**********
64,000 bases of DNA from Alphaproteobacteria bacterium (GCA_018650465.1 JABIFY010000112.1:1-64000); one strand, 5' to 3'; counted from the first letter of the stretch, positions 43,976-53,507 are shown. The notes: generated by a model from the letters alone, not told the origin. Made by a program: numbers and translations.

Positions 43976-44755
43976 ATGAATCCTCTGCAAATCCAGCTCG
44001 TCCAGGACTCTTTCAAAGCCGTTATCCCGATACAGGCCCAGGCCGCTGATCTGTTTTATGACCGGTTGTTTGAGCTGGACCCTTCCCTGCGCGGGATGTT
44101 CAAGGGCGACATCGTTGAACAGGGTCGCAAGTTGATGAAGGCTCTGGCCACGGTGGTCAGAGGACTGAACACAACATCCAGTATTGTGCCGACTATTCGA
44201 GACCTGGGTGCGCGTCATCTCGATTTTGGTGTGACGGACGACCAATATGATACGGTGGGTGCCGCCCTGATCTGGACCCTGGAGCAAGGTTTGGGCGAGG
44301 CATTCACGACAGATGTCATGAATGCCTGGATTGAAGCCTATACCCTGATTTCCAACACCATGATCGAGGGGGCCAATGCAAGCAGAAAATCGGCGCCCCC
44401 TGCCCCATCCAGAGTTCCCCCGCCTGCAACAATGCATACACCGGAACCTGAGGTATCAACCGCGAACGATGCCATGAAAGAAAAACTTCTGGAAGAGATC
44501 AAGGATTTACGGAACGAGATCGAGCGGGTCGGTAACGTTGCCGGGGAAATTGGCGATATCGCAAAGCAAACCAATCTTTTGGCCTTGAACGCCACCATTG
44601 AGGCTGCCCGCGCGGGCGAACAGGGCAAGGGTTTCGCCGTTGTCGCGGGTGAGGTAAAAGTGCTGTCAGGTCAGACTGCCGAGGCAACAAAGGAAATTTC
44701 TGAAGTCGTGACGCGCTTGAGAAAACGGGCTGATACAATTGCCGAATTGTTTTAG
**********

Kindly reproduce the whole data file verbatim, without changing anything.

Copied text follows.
64,000 bases of DNA from Alphaproteobacteria bacterium (GCA_018650465.1 JABIFY010000112.1:1-64000); one strand, 5' to 3'; counted from the first letter of the stretch, positions 43,976-53,507 are shown. The notes: generated by a model from the letters alone, not told the origin. Made by a program: numbers and translations.

Positions 43976-44755
43976 ATGAATCCTCTGCAAATCCAGCTCG
44001 TCCAGGACTCTTTCAAAGCCGTTATCCCGATACAGGCCCAGGCCGCTGATCTGTTTTATGACCGGTTGTTTGAGCTGGACCCTTCCCTGCGCGGGATGTT
44101 CAAGGGCGACATCGTTGAACAGGGTCGCAAGTTGATGAAGGCTCTGGCCACGGTGGTCAGAGGACTGAACACAACATCCAGTATTGTGCCGACTATTCGA
44201 GACCTGGGTGCGCGTCATCTCGATTTTGGTGTGACGGACGACCAATATGATACGGTGGGTGCCGCCCTGATCTGGACCCTGGAGCAAGGTTTGGGCGAGG
44301 CATTCACGACAGATGTCATGAATGCCTGGATTGAAGCCTATACCCTGATTTCCAACACCATGATCGAGGGGGCCAATGCAAGCAGAAAATCGGCGCCCCC
44401 TGCCCCATCCAGAGTTCCCCCGCCTGCAACAATGCATACACCGGAACCTGAGGTATCAACCGCGAACGATGCCATGAAAGAAAAACTTCTGGAAGAGATC
44501 AAGGATTTACGGAACGAGATCGAGCGGGTCGGTAACGTTGCCGGGGAAATTGGCGATATCGCAAAGCAAACCAATCTTTTGGCCTTGAACGCCACCATTG
44601 AGGCTGCCCGCGCGGGCGAACAGGGCAAGGGTTTCGCCGTTGTCGCGGGTGAGGTAAAAGTGCTGTCAGGTCAGACTGCCGAGGCAACAAAGGAAATTTC
44701 TGAAGTCGTGACGCGCTTGAGAAAACGGGCTGATACAATTGCCGAATTGTTTTAG